Or how about the native Canadian Indian lady on welfare who the government office won't hire, does she not have a "Canadian" accent, her ancestors were stewards of this land long before yours were even aware of it's existence & came across the pond to steal, rape & pillage it.
Which accent does your highness deem Canadian?
Mar 19, 2012 8:01 AM
13#15. Maybe you are from Canada, but a Canadian accent is very similar to an American accent. It is quite different than for example queen's English from England. If you travel a little bit you will frequently come across people who have learned English from different types of English speakers. You may be able to pick up for instance if someone has studied under someone from Australia or South Africa. Next time you travel - have a listen and you'll hear what I mean.
Mar 19, 2012 10:53 AM
14Yes, there is a Canadian accent. We all have an "accent". I am Canadian, born and raised on the west coast. When I travel in other parts of the world, or even in the deep south of the USA, I've had people comment on my "accent". The first time I heard that I responded with "I don't have an accent! I am just a non-descript, no-accent Canadian". But of course that is not true.
We ALL have an accent. Even within Canada there are vast differences in the inflections, stresses placed on different syllables of the words between a west coaster like myself and at the most extreme, a Newfoundlander or a Quebecois. We are all Canadian. The woman picking up the phone in a government office who has an Indian accent may be Canadian by citizenship but her accent advertises the place of her birth and rearing. I expect that someone from India hearing her would even be able to pick out in which part of India she came from just as I can pick out a Maratimer or a Quebecois in a sentence or less.
Last summer I spent some time in northern Sask and Manitoba with relatives born and bred there - they too have a distinct accent. In the polyglot cities like Toronto, Calgary, Winnipeg, Vancouver, where we are exposed to people who've moved here from all over Canada the accents tend to merge and become a similar "Canadian" sound, but if you go to the backwaters where people have lived their whole lives over many generations the distinct inflections and terminology can be picked up quite easily.
Just as it is in the US. As a west coaster with American relatives in Washington/Oregon I don't hear any difference between myself and then, although they will tell you that I use some British inflections and terminology. Whether that is Canadian-ness or peculiar to me, having lived in Britain and longtime exposure to British relatives, I don't know. But there is a vast difference, for example in the sound between an American west coaster and a Bostonian or a Texan or someone from the deep south.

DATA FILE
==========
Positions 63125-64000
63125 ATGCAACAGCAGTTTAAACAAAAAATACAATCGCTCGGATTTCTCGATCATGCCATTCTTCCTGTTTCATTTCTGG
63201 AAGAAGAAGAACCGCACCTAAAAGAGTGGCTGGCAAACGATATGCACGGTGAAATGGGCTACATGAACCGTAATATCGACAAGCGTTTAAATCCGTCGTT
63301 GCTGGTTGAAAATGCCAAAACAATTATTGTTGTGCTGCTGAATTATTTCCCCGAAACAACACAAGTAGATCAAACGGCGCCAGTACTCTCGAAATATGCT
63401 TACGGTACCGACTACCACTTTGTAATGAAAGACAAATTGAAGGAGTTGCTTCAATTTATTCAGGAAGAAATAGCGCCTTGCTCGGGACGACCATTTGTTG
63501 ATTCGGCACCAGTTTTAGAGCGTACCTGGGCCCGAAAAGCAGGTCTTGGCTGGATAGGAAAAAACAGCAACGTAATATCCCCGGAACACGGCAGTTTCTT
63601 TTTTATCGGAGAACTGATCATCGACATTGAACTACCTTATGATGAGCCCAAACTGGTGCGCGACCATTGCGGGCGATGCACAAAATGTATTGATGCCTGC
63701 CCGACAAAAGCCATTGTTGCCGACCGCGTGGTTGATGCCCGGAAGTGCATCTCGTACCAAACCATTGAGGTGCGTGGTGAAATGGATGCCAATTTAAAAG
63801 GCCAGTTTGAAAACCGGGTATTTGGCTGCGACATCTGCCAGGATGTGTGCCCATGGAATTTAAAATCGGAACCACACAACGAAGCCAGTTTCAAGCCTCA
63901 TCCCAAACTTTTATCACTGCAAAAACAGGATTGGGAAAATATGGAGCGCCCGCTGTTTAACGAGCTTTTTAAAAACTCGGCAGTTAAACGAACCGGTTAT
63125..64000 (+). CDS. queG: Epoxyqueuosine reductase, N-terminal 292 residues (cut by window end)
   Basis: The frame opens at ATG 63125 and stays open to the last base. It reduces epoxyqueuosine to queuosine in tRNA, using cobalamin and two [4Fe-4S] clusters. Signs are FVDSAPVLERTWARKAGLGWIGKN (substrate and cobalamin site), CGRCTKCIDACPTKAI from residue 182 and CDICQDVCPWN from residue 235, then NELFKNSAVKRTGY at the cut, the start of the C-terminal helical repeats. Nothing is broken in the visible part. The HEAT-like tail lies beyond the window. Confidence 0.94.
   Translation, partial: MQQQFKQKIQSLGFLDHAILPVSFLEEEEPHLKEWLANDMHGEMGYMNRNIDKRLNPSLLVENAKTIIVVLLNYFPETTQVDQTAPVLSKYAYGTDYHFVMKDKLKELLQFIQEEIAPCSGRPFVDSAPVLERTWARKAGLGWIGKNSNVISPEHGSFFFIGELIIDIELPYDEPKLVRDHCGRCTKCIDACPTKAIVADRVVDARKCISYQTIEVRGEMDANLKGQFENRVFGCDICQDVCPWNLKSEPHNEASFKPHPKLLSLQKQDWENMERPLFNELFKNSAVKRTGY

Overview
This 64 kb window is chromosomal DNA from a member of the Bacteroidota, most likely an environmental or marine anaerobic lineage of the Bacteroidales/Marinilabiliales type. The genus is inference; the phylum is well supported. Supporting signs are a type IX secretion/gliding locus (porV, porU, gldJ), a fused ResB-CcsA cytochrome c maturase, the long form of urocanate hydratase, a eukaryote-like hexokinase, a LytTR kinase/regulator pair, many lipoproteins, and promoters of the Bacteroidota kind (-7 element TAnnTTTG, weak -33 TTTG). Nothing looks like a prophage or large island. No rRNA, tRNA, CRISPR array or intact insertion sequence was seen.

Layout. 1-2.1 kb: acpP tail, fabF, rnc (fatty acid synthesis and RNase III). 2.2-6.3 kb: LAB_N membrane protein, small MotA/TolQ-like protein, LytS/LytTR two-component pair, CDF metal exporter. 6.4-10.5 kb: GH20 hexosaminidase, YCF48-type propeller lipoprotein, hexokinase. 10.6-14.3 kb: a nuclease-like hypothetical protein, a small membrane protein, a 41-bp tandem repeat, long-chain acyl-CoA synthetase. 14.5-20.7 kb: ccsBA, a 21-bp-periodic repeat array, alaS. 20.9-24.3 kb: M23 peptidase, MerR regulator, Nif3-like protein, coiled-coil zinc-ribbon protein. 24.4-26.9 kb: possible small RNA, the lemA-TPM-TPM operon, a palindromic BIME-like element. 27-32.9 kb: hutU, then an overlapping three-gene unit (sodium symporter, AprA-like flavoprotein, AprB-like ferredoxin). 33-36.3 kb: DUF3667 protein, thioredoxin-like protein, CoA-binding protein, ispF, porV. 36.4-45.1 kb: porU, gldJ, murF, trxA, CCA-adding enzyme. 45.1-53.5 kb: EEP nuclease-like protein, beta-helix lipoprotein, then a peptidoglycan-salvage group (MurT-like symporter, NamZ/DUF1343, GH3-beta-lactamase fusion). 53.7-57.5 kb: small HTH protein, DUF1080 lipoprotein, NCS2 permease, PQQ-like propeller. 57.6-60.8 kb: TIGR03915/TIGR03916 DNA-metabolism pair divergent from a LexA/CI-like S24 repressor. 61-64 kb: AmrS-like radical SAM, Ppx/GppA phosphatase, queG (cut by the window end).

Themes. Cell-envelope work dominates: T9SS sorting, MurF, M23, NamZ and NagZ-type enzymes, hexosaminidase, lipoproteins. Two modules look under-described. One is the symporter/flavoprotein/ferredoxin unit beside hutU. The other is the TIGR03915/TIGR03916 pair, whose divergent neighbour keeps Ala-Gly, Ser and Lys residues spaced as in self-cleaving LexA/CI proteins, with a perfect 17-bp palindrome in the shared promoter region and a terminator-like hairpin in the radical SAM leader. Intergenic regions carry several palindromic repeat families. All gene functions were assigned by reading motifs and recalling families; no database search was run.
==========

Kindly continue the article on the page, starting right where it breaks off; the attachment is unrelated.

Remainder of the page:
To some people this matters. So if someone is sending their son or daughter to Vancouver to learn English, I am assuming the accent they think they are paying for is something west coast Canadian, not a Maritime or Quebecois accent. Certainly not a British accent. On the other hand, those parents that send their kids to learn English in Australia or Britain or Newfoundland or Quebec, they would expect their kid's English to come out of their mouth sounding like they come from there. When I was in Hong Kong I was endlessly amused to meet up with local kids who'd been sent to Australia for their English. It just sounded so weird to me, to have these very Chinese kids open their mouths and have "Aussie speak" come pouring out. When you think about it, it's no more weird than having them speak with any other kind of accent but it always gave me the giggles because it was so unexpected. The point though, is that instantly identified where they had learned their English.
In Asia I have often booked local tours to see sites out of town. I always ask for an English-speaking guide and I am always assured that this or that guide has impeccable credentials. The problem, however, is that quite often these guides have learned their English in a local language college, taught by locals with their own Cambodian or Vietnamese, etc accent layered onto the English words. If they really slow down and enunciate their words I can understand what they are saying, but if they rattle on at a hundred miles an hour they might as well be speaking Laotian. Until I had this repeatedly happen it never occurred to me what a communications issue this could be. When we were in Ecuador last spring we had a guide whose English was very easy to understand. I asked him about this. He told me that local language schools with local teachers are relatively cheap. However, going to a school that boasted native-born English speakers from overseas was very expensive. He was aware of the accent issue though and had paid a lot more for his lessons ....that and buttonholing every foreigner in the central plazas eh could find who would speak English to him and help him with his pronounciation.
But it's not just non-English speaking countries. Even in Newfoundland I had a tortuous interchange with a pharmacist trying to understand his direction to me on some meds. Or England. When I was 20 I interviewed for a job with a fellow that I later learned was from the midlands. I could barely understand half of what he said. I finally just kept nodding and he gave me the job. I had no idea what I was agreeing to but it worked out.
I don't know if any of this matters to those parents but the language schools themselves would be ones to answer that question.
I'm not understanding your hostility - I've never been called "your highness" by anyone but my kids :) And that's just because I claim the royal rights to putting my car in the garage in the winter - from my perspective that is more about my having paid the mortgage on that garage than an actual belief in royal perogative but that's fine too.